8 Slurry Management How Slurry Management lowers the Carbon Footprint Improving manure management can reduce the GHG emissions. Moving from summer to spring application and the use of low-emission application methods can significantly reduce emissions. Spring application reduces emissions following land spreading due to the more favourable weather conditions (cool, low sunlight) at that time of year. Storage losses of methane are reduced due to the shorter storage period Reduced Ammonia losses increases the fertiliser replacement value, reduces fertiliser N and associated manufacture and spreading emissions Low emissions application technologies such as trailing shoe lead to reduced Ammonia losses and increases the fertiliser replacement value of slurry A 20% shift to spring application can reduce farm GHGs by 1.3% while a shift to of trailing shoe can reduce GHGs by 0.9% Improving Slurry utilisation on your Farm Get better value from your slurry and reduce GHG emissions Increase the proportion of slurry spread in spring Ensure that slurry is spread in appropriate conditions - a cool, still day and if possible avoiding direct sunlight by applying in the evening minimises losses Factor in the N value of slurry and reduce chemical N accordingly Do not apply chemical Nitrogen for 2 weeks after slurry application. If possible use band spreading or trailing shoe

9 Energy Efficiency Improve Energy efficiency & lower your Carbon Footprint Energy usage accounts for a relatively small amount of total system emissions on dairy farms. However, they can be significantly reduced. In a trial conducted by Teagasc Moorepark electricity consumption ranged from 53 to 108 Watts per litre and cost from 0.23 to 0.76 cent per litre produced. Three key areas were identified as having significant potential to reduce energy costs and energy related emissions. Ensure that you have effective pre-cooling of milk through a Plate Heat Exchanger Use of variable speed drive (VSD) Vacuum Pumps Use energy efficient water heating systems For a 100 cow herd improving the performance of the plate cooler, installing a variable speed vacuum pump and changing the water heating to gas or oil can reduce enterprise GHG emissions by 1.1% and lead to electricity savings of 1400 which can provide a return on the investment in approximately 5 years. Improving energy efficiency Conserve energy, save money and reduce emissions Make sure your plate cooler is working effectively. Measure the temperature of your milk entering your bulk tank and make sure it is not being pumped through too quickly. For most farms installing a variable speed vacuum pump will significantly reduce electricity consumption for milking with the savings offsetting the capital cost. Water heating with gas or oil reduces carbon emissions by 50% and the use of solar power can reduce it even further. Ensure that all lights are energy efficient.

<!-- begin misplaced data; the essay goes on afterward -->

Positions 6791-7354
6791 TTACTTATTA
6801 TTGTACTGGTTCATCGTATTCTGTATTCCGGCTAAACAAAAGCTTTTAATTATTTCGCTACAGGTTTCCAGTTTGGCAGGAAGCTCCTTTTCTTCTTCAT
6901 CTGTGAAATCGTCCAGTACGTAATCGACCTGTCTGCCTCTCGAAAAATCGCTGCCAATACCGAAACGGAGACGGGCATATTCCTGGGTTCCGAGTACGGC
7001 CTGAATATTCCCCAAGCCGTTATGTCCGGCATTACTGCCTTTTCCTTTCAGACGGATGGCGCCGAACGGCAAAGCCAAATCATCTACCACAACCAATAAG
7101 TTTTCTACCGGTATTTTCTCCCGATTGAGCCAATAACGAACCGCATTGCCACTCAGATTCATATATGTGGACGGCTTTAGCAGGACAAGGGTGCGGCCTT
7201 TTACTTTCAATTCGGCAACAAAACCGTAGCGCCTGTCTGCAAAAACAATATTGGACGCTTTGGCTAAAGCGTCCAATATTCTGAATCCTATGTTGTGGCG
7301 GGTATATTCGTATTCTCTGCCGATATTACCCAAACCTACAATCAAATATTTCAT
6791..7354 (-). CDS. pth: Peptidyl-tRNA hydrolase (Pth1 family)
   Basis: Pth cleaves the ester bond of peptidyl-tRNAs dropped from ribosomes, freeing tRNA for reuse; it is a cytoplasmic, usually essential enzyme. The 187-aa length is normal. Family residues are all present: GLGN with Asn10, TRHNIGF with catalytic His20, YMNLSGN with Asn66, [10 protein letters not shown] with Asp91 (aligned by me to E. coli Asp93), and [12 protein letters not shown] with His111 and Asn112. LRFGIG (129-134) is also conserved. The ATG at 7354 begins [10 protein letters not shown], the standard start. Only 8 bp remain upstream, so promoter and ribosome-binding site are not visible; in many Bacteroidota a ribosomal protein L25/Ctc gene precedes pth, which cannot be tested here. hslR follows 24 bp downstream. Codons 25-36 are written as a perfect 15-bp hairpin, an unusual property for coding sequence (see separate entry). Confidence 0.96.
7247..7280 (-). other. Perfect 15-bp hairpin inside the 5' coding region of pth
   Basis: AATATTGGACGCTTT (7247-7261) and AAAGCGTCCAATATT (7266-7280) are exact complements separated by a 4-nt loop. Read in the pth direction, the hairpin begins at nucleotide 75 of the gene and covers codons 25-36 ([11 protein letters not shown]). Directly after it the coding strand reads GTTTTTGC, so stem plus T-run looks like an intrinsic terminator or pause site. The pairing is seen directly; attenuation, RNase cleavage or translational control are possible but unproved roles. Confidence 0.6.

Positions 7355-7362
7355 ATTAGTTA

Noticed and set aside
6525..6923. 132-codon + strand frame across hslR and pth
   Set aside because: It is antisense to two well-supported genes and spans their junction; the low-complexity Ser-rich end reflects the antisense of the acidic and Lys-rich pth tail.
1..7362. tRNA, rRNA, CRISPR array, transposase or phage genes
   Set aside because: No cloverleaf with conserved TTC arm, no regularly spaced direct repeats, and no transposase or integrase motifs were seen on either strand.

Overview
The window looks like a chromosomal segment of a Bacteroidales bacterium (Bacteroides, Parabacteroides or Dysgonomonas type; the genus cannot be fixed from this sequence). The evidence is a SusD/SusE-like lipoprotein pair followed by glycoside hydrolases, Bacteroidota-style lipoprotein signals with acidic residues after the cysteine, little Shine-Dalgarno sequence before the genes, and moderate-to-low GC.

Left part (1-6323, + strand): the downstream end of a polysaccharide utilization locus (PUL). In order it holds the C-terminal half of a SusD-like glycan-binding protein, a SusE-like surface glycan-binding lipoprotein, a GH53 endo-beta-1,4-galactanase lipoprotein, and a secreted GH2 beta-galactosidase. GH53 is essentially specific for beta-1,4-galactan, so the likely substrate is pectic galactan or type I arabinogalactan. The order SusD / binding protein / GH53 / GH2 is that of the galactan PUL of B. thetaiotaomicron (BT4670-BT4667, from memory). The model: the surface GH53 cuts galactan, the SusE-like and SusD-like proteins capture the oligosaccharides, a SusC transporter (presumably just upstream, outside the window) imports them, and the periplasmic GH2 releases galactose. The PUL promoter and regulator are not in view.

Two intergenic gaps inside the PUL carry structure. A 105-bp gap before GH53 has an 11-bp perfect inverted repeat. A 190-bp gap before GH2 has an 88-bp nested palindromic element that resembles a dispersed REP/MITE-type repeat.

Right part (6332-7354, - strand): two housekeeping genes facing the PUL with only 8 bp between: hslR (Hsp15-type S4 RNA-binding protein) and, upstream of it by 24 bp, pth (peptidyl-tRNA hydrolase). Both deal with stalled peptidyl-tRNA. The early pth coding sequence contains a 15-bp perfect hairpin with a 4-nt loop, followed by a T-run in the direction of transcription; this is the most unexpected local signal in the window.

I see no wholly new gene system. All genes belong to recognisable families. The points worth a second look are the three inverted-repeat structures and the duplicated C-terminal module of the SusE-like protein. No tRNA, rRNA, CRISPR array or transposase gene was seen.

10 Other ways to reduce GHG emissions on your farm Animal Health: Working with vet in a proactive programme on bio-security, vaccinations and herd health improves productivity and reduces the replacement rate Lighting: Make sure you use effective low energy lighting Fuel usage: Have machinery in good working order. Consider fuel efficiency in relation to farm tasks and transport. Age at first calving: Reducing first calving age reduces GHG emissions by cutting the idle time in the cows lifetime Prevention of soil compaction and soil damage. Compacted and damaged soils remain wetter and are subject to increased N losses Hedgerows: Establishment and effective maintenance of hedgerows act as a sink for carbon. Trees: Planting of trees on the farm provide shelter, a carbon sink and other ecological benefits on the farm Emerging cost effective technologies Sexed Semen Sexed semen is currently being investigated as a potential technology to improve the profitability of dairy farms. It also has the capacity to significantly reduce the carbon footprint of both the dairy and beef sectors through reducing the number of dairy bull calves and increasing the proportion of beef progeny which are more carbon efficient due to faster growth rates and higher output. Fertiliser with nitrification inhibitors Current Teagasc research suggest that the addition of nitrogen stabilizer products and/or DCD has the capacity to reduce gaseous losses from fertiliser, increase nitrogen utilisation and increase income.